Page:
by Jim Goodman
|War Jong Kham|
While the houses, temples and religious monuments in general reflect the indigenous Tai Khoen style, similar to that in Lanna, other buildings attest to events and influences not part of Lanna history. Kengtung was the last princely state incorporated into the British administrative system after seizing northern Burma. Several colonial-style mansions and offices still exist in the city, along with a whitewashed mosque, with an attractive three-tiered minaret, dating from the same period.
|Stilted houses are common in Kengtung|
|Burmese-style Pointing Buddha in Kengtung|
Credit for the 1267 foundation of the city goes to Mengrai, who conquered the Lua on the 1200 meter-high plain, set up Kengtung and left his nephew as ruling prince. Mengrai himself returned south to Chiang Rai, founded five years earlier, and eventually, in 1296, transferred his capital to the new city of Chiang Mai. For the three centuries or so of its independent status, Lanna’s fortunes and boundaries would vary. When its power was waxing it occupied and directly administered Kengtung. When it waned, the latter broke away and defended its autonomy.
Throughout its heyday, Lanna maintained close cultural and commercial ties with Kengtung. Chiang Mai people referred to it as their city’s “younger brother,” even though it was founded earlier than their own. The ruling house set up in Kengtung by Mengrai outlasted his own dynasty and persisted into the 20th century. Kengtung princes sent gifts to the Chiang Mai court on the occasion of state funerals or the accession of new monarchs and the Lanna king reciprocated. Other than that between the ruling families, ties between the two cities continued to be close the two centuries the Burmese took over the region. But Kengtung did suffer a loss of much of its artisan class when the Burmese forced them in 1701 to move into the new administrative center they were making out of Chiang Saen.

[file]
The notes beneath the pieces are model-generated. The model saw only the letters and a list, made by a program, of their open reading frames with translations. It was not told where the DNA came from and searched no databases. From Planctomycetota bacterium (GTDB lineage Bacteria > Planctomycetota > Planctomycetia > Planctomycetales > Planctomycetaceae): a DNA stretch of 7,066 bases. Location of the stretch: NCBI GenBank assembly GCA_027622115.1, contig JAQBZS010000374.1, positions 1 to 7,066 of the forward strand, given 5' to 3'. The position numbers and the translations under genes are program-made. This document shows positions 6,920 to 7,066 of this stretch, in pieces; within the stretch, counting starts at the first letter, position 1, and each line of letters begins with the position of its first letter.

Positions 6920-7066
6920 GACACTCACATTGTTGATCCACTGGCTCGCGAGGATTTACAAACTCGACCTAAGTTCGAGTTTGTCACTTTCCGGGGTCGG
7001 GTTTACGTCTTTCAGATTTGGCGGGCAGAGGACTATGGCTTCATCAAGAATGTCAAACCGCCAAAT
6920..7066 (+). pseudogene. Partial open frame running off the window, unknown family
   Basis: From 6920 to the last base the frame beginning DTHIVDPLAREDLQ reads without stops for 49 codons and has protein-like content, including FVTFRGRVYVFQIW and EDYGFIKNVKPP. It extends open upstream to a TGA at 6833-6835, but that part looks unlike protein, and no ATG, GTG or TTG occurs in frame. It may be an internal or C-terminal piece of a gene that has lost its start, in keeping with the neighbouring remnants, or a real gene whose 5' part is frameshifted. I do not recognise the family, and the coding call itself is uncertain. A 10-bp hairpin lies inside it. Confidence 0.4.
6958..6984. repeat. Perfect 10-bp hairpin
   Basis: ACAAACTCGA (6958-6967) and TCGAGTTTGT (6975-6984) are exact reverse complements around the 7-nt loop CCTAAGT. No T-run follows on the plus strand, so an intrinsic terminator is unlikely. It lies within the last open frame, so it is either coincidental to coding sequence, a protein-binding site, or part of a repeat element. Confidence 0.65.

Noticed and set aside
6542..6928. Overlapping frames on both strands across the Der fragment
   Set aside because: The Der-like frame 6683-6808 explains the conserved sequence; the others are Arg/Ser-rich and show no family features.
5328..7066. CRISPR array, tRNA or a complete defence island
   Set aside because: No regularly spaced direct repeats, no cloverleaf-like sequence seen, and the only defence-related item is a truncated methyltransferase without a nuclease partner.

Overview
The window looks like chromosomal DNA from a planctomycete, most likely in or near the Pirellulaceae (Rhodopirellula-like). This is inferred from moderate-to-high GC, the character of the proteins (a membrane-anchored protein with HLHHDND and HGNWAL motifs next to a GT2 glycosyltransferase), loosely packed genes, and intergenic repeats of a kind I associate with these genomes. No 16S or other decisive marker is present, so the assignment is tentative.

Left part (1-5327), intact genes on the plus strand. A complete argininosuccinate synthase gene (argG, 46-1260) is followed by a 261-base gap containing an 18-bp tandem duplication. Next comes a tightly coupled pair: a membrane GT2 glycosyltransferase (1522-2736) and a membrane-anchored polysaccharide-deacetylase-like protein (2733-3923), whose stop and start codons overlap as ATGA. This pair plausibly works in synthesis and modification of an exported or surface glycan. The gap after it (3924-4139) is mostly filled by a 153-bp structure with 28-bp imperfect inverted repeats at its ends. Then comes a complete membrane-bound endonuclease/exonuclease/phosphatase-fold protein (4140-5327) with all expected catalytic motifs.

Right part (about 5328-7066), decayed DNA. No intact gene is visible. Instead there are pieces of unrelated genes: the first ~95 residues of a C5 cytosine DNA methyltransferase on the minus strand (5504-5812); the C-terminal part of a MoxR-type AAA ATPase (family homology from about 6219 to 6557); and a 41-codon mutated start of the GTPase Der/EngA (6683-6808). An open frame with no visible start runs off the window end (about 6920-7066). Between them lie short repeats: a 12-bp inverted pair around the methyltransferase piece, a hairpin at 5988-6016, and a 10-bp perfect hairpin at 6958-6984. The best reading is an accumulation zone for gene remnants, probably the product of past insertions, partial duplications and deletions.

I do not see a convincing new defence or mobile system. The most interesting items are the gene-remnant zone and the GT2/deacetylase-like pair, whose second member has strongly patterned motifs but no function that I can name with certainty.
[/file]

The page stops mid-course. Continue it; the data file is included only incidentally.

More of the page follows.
|street in central Kengtung|
To re-establish Chiang Mai as a worthy capital again King Kawila turned to historical precedents in the region and began a campaign to go capture and resettle people. In 1808 he marched his army into Kengtung, rounded up several thousand local Tai Khoen and removed them to Chiang Mai. In later years he returned and persuaded the Kengtung prince to leave as well, along with the city’s best lacquer ware specialists, silversmiths and wood carvers. He settled them just outside Chiang Mai Gate, south of the walled city.
Kengtung never fully recovered from this second population transfer and it could no longer maintain its reputation for quality craftwork. Chiang Mai benefited, of course, but by 1828 was offering a new relationship with Kengtung--“brother cities,” with increasing trade ties. Unfortunately, Chiang Mai was a tributary state of Siam by then, and the regime in Bangkok had other thoughts about Kengtung. Great Britain had already defeated Burma and annexed the lower part of the country. Siam believed Kengtung was strategically important for the defense of northern Siam, the old Kingdom of Lanna, both against a possible Burmese threat and a more plausible future British one.